Mock court victory masks deterioration in education


By Paidamoyo Muzulu
Last week, the mock high school tribunal team in Zimbabwe took the world by storm, sparking a deluge of congratulatory messages on social media and even from the Cabinet. However, the team’s while welcome triumph masks the poor state of education, especially in public schools where the majority are learning.

In just four weeks, the High School Advocacy Team has put Zimbabwe on the map. It brought us back into the international news cycle and all for good reason.

Everyone, including the government, wanted to take advantage of the sun of these students. It’s true, success has many fathers and failure is an orphan.

Success was sweet news, an oasis in a desert, that our leaders found time to discuss in Cabinet. Remember, this is a Cabinet sitting when the country was burning, officials threatening industrial action, the economy still plagued by the twin plagues of inflation and the spiraling exchange rate through compared to the greenback.

In a statement, the Cabinet said: “The nation is informed that the Zimbabwean moot team took part in the final of the Euro 2022 moot court competition against the Netherlands and came first. The Cabinet is proud to this achievement and joins the nation in congratulating our students for raising the Zimbabwean flag high and putting Zimbabwe on the map of the world.

It doesn’t take much to burst that bubble. Let’s see which schools made up the team. They came from independent trusted schools – Dominican Convent, Peterhouse, Midlands Christian College and Arundel. These are the best independent schools where it costs a limb and an arm to send your children. They study Cambridge curriculum in UK and the only thing about Zimbabwe in them is that they are geographically located within its borders.

Although it needs to be celebrated, it is also a time to reflect on the state of education in the country.

Education in Zimbabwe is declining in terms of standards. Thousands of public school students leave the classroom without knowing how to read and write. We have a deplorable success rate of 26% at the ordinary level. A large 74%, almost three out of four, fail to obtain the five minimum ordinary level passes which are the prerequisite for further education.

The majority of public schools have neither a full complement of qualified teachers nor enough reading materials and other resources. All the teachers are demoralized and are considering either industrial action or a parallel stampede to keep body and mind together. This is a recipe for disaster.

The fact that the mock court team only had students from private schools invites us to look under the microscope at what happened to public schools in rural areas that produced top academics like Professors Arthur Mutambara , Lovemore Madhuku, Admire Mare and Miles Tendi, among others. . It is indisputable that these men of letters attended public schools.

There are several others who are good academics and business leaders who have gone to missionary schools such as Hartzell, St Augustines, Gokomere and a government school like Goromonzi. Can public schools no longer afford debate clubs? This is certainly sad considering that debate simply needs a decent library for students to study in, fluency in the English language to speak eloquently, and enthusiasm from students and staff.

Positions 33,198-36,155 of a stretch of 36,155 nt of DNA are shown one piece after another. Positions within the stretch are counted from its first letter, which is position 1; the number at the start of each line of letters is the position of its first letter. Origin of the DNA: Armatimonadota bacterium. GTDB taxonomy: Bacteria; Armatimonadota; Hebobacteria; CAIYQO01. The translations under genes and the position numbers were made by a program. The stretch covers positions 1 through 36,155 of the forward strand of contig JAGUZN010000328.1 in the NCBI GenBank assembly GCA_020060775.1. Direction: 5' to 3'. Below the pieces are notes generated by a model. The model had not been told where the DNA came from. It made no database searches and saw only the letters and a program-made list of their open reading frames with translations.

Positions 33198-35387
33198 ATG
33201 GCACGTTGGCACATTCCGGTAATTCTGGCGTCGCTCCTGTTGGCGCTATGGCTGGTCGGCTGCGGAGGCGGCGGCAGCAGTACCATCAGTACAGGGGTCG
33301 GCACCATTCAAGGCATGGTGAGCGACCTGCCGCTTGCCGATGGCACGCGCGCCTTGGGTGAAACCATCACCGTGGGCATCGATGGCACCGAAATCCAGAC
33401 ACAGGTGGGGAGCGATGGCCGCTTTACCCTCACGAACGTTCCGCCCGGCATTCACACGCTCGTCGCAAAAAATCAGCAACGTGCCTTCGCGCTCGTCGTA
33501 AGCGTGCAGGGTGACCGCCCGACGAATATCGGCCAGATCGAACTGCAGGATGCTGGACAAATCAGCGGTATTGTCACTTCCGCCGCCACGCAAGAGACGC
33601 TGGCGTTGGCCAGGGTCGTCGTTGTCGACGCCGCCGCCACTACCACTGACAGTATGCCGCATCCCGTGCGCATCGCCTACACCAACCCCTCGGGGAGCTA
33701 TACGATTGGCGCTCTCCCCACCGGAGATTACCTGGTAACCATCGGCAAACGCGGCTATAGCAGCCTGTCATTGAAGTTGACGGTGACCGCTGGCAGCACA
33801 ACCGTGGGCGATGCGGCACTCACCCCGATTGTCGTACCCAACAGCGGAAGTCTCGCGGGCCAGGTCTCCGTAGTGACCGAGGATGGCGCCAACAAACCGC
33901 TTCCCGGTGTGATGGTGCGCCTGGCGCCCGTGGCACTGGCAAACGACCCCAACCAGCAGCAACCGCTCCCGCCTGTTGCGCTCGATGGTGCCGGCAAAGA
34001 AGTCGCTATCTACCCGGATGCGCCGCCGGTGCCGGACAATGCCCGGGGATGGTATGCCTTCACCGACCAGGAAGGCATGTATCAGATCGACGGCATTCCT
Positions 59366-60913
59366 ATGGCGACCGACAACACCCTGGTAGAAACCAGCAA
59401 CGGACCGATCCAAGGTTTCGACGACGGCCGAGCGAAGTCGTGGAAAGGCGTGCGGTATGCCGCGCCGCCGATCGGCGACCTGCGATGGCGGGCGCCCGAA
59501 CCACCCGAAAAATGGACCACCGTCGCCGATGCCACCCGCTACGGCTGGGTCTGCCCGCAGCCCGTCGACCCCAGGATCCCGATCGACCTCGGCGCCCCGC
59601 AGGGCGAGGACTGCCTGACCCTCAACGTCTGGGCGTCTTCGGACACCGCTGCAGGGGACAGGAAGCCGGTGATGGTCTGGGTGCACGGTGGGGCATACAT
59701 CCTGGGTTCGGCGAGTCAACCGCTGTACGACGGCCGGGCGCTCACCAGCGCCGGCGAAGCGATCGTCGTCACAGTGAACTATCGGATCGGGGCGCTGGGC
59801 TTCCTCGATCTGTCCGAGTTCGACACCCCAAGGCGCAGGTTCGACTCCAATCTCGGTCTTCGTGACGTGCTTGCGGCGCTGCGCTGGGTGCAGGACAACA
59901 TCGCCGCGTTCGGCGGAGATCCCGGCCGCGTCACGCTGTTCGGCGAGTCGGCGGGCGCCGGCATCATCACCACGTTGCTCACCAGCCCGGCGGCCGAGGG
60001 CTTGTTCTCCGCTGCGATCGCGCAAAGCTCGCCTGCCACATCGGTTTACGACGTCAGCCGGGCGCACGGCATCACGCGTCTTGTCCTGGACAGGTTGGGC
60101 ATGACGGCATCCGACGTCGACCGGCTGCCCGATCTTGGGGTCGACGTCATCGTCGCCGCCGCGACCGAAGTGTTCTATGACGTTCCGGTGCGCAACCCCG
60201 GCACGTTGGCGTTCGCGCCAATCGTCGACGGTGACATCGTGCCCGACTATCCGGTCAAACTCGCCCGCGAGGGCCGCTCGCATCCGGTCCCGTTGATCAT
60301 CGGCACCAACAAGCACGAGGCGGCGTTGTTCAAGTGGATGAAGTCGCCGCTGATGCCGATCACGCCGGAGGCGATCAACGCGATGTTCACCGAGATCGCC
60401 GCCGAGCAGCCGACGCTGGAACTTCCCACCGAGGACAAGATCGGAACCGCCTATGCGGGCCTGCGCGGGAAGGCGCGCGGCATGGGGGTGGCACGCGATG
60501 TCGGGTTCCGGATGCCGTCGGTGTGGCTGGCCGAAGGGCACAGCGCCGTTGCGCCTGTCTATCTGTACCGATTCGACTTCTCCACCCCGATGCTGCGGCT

The government and the Ministry of Primary and Secondary Education should be ashamed of themselves. Zimbabwe is in the doldrums. It is now a fact that even for sporting excellence, the country will roll on the backs of private schools. Look at which schools have trained swimmers, divers, cricketers, tennis and rugby stars, the sports that put Zimbabwe on the world map?

The government’s reaction to the mock court team’s achievements belies some relief for a regime that preaches – Zimbabwe is open for business. A regime that believes in the privatization of public services and thinks that privatization is a panacea for everything. This is a government that believes in contracting out its responsibilities to private actors, a great reversal of our ideals of independence.

It is important for the country to reinvent public education, the only vehicle that can transform the lives of ordinary people. Does Zimbabwe need to produce students who are only academics but fail in other social areas? What about extracurricular activities in public schools?

The government should be urged to allocate more resources to education for reading and learning materials, sports and other extra-curricular activities and to deploy well-paid qualified staff for their services.

Maintaining the current trajectory harms social cohesion. This would entrench separate development for rich and poor and conversely widen the gap between the two classes within a generation. It is a fact that those in private schools will dominate leadership positions in the private and public sectors, if not the government as well.

This has been and still is the case in countries like the UK and the US. For the UK, most of their public leaders are ex-Eton and Oxbridge, while on the US side, they mostly come for Ivy-League universities. It is no coincidence that these countries have recently been struggling with inequality and social upheaval.

In conclusion, yes, it’s important to celebrate the success of the mock trial team, but it should also be a moment of reflection on the public education system as a whole. What do we want it to achieve? Is it to produce simple woodcutters and hood pullers or do they also have to integrate and become leaders in both the private and public sectors? The time has come, otherwise it would be too late and a lost generation.


Comments are closed.